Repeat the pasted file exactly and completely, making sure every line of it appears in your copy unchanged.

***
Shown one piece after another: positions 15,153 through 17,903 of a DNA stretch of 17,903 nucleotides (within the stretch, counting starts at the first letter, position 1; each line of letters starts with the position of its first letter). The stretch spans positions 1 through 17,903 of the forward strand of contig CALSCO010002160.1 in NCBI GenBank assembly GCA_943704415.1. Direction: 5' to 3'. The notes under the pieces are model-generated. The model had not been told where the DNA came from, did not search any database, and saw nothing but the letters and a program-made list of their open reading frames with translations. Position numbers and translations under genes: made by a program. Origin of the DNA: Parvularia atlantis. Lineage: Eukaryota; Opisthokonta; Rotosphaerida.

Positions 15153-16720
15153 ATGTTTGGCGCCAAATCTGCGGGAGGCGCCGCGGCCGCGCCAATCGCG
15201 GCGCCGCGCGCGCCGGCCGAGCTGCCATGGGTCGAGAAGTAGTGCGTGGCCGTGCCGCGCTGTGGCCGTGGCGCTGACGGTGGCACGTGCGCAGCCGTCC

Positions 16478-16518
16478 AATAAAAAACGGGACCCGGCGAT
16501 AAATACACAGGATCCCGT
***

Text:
Shown one piece after another: positions 15,153 through 17,903 of a DNA stretch of 17,903 nucleotides (within the stretch, counting starts at the first letter, position 1; each line of letters starts with the position of its first letter). The stretch spans positions 1 through 17,903 of the forward strand of contig CALSCO010002160.1 in NCBI GenBank assembly GCA_943704415.1. Direction: 5' to 3'. The notes under the pieces are model-generated. The model had not been told where the DNA came from, did not search any database, and saw nothing but the letters and a program-made list of their open reading frames with translations. Position numbers and translations under genes: made by a program. Origin of the DNA: Parvularia atlantis. Lineage: Eukaryota; Opisthokonta; Rotosphaerida.

Positions 15153-16720
15153 ATGTTTGGCGCCAAATCTGCGGGAGGCGCCGCGGCCGCGCCAATCGCG
15201 GCGCCGCGCGCGCCGGCCGAGCTGCCATGGGTCGAGAAGTAGTGCGTGGCCGTGCCGCGCTGTGGCCGTGGCGCTGACGGTGGCACGTGCGCAGCCGTCC

Positions 16478-16518
16478 AATAAAAAACGGGACCCGGCGAT
16501 AAATACACAGGATCCCGT